Heavy alcohol consumption is a cancer risk but wine may help deter the cancer. A recent study by researchers in Montreal has discovered a strong link between heavy alcohol consumption and six types of cancer in men. But the researchers also found that moderate wine consumption lowered the risk of several other types of cancers.
The research was conducted by Andrea Benedetti of McGill University in Montreal, Marie-Elise Parent of the University of Quebec, and Jack Siemiatycki of the Universite de Montreal. They gathered and analyzed data from a large study done in Montreal in the early 1980s. There were 3,571 participants in that study, men aged 35 to 70, who provided detailed information on their alcohol consumption as well as information on their smoking habits, diet and socioeconomic status. About 14 percent of the men were nondrinkers, about half drank weekly, and 36 percent consumed alcohol daily.
The researchers classified the men in the study by how many drinks they consumed daily multiplied by how many years they drank. A man who drank four drinks a day for 25 years, for example, accumulated 100 “drink-years.” They found that regular heavy consumption of alcohol (classified as 180 drink-years or more) increased the risk of esophageal and liver cancer by more than sevenfold. The risk of colon, stomach and prostate cancer was about 80 percent higher among heavy drinkers, while lung cancer risk rose by almost 60 percent, compared with non-drinkers. Heavy drinking posed no apparent excess risk for pancreatic cancer, rectal cancer, kidney cancer, bladder cancer, melanoma, Hodgkin’s lymphoma and non-Hodgkin’s lymphoma.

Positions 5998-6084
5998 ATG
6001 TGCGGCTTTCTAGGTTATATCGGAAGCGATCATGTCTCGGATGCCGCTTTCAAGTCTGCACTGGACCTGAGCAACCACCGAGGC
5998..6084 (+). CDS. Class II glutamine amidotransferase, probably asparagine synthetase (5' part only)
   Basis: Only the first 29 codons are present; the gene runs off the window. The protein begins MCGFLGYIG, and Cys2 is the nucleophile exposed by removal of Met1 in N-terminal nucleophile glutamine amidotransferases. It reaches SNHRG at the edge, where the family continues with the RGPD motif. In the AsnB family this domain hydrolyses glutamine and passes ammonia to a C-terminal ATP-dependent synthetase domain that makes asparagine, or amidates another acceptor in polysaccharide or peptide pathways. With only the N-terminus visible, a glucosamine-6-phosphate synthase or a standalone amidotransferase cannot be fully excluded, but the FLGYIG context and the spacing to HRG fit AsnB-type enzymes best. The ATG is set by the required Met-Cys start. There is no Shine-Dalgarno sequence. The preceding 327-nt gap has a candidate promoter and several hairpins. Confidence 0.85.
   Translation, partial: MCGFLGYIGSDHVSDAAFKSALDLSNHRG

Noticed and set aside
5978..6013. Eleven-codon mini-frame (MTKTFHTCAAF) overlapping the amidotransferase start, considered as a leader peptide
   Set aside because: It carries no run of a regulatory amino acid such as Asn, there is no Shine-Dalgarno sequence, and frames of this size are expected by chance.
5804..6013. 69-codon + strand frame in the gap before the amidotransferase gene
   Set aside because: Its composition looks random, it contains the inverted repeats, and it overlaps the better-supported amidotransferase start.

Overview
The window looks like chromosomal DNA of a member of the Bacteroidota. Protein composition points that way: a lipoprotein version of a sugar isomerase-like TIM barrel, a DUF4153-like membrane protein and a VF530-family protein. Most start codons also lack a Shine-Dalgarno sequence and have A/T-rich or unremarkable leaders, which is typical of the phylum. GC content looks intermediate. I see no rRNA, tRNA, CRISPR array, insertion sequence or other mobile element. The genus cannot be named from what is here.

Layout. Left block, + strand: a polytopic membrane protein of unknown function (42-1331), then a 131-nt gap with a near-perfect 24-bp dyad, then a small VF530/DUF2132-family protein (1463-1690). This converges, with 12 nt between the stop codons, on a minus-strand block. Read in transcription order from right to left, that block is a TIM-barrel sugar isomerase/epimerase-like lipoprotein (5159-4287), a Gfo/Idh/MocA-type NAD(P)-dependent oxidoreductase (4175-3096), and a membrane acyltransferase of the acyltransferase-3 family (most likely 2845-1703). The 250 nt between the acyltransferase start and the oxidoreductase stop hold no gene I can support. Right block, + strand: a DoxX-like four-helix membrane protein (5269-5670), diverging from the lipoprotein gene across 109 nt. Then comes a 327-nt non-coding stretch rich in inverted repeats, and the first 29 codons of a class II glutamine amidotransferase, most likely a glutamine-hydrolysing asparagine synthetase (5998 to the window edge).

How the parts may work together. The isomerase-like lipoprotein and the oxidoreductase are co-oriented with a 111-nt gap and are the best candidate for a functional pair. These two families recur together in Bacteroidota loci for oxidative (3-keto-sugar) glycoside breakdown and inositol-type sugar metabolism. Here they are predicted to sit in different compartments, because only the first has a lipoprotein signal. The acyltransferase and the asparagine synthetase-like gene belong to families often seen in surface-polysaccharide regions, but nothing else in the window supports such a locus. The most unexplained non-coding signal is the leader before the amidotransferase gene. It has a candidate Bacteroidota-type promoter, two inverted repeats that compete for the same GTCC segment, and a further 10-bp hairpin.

“For the most part we showed that light drinkers were less affected or not affected at all,” said Benedetti. “It is people who drink every day or multiple times a day who are at risk.”
In a secondary analysis that separated alcohol beverages by type, the results were less alarming for moderate wine drinkers. Those who drank between one and six glasses of wine per week showed an increased risk of rectal cancer and melanoma (7 percent and 9 percent, respectively), but for most of the other cancers, moderate wine drinkers showed a lower risk of the diseases, averaging 10 percent to 20 percent less, compared with nondrinkers. The moderate wine drinkers enjoyed a 41 percent lower risk of pancreatic cancers and a 35 percent lower risk for both forms of lymphoma.
“When we looked at alcohol-specific estimates, increased risks seemed to be driven by beer and/or spirits consumption,” said Benedetti.